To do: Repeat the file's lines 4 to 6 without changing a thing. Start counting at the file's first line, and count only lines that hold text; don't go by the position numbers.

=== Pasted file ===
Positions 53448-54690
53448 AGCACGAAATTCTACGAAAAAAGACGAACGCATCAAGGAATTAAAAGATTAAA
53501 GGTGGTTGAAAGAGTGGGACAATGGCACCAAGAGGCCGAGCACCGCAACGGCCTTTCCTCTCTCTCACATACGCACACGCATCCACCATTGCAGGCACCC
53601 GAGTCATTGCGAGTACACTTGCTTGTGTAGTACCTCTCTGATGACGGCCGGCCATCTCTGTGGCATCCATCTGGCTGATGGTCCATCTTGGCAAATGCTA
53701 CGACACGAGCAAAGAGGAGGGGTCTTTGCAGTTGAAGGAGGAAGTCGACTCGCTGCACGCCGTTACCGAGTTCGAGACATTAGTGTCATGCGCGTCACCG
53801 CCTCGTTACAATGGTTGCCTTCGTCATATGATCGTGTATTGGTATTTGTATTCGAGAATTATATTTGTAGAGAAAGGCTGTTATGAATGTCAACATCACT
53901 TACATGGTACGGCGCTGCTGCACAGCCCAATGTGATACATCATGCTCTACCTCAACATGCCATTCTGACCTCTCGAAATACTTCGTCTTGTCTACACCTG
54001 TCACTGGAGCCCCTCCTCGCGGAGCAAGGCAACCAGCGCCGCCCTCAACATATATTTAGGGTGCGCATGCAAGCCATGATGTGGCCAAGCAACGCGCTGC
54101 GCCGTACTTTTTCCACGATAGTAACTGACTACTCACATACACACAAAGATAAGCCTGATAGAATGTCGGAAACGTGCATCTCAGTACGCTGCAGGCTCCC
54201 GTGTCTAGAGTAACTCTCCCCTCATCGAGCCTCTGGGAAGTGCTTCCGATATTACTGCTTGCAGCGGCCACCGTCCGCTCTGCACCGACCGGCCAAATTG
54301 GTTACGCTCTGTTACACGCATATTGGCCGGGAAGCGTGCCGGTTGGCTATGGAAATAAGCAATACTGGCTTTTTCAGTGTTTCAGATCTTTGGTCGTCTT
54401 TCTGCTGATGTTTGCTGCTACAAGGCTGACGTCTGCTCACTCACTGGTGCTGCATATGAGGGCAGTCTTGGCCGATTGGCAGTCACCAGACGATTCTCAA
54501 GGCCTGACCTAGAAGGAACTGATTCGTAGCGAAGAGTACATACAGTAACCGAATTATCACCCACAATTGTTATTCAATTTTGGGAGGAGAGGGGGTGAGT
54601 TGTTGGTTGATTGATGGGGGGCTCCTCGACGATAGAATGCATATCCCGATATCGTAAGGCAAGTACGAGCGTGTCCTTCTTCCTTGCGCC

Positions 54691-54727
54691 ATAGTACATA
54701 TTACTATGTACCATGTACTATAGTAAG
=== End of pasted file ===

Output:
53601 GAGTCATTGCGAGTACACTTGCTTGTGTAGTACCTCTCTGATGACGGCCGGCCATCTCTGTGGCATCCATCTGGCTGATGGTCCATCTTGGCAAATGCTA
53701 CGACACGAGCAAAGAGGAGGGGTCTTTGCAGTTGAAGGAGGAAGTCGACTCGCTGCACGCCGTTACCGAGTTCGAGACATTAGTGTCATGCGCGTCACCG
53801 CCTCGTTACAATGGTTGCCTTCGTCATATGATCGTGTATTGGTATTTGTATTCGAGAATTATATTTGTAGAGAAAGGCTGTTATGAATGTCAACATCACT